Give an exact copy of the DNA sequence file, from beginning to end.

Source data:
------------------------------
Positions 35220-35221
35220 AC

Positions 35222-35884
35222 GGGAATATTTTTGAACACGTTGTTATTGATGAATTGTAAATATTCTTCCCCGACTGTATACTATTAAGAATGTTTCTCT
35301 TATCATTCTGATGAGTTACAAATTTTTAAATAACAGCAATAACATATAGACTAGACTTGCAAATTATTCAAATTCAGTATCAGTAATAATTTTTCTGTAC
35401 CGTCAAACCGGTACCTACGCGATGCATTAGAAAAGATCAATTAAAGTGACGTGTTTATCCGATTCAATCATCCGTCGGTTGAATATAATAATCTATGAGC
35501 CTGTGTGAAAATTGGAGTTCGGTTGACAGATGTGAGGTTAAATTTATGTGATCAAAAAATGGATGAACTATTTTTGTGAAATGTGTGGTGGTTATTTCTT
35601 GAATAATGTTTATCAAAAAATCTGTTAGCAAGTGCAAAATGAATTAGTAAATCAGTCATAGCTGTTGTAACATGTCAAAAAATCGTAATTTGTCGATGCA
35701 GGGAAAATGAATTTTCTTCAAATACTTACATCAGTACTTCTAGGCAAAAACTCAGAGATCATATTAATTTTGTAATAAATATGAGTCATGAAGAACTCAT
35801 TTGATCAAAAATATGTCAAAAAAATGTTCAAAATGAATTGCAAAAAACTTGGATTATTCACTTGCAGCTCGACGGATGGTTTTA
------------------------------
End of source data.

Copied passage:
Positions 35220-35221
35220 AC

Positions 35222-35884
35222 GGGAATATTTTTGAACACGTTGTTATTGATGAATTGTAAATATTCTTCCCCGACTGTATACTATTAAGAATGTTTCTCT
35301 TATCATTCTGATGAGTTACAAATTTTTAAATAACAGCAATAACATATAGACTAGACTTGCAAATTATTCAAATTCAGTATCAGTAATAATTTTTCTGTAC
35401 CGTCAAACCGGTACCTACGCGATGCATTAGAAAAGATCAATTAAAGTGACGTGTTTATCCGATTCAATCATCCGTCGGTTGAATATAATAATCTATGAGC
35501 CTGTGTGAAAATTGGAGTTCGGTTGACAGATGTGAGGTTAAATTTATGTGATCAAAAAATGGATGAACTATTTTTGTGAAATGTGTGGTGGTTATTTCTT
35601 GAATAATGTTTATCAAAAAATCTGTTAGCAAGTGCAAAATGAATTAGTAAATCAGTCATAGCTGTTGTAACATGTCAAAAAATCGTAATTTGTCGATGCA
35701 GGGAAAATGAATTTTCTTCAAATACTTACATCAGTACTTCTAGGCAAAAACTCAGAGATCATATTAATTTTGTAATAAATATGAGTCATGAAGAACTCAT
35801 TTGATCAAAAATATGTCAAAAAAATGTTCAAAATGAATTGCAAAAAACTTGGATTATTCACTTGCAGCTCGACGGATGGTTTTA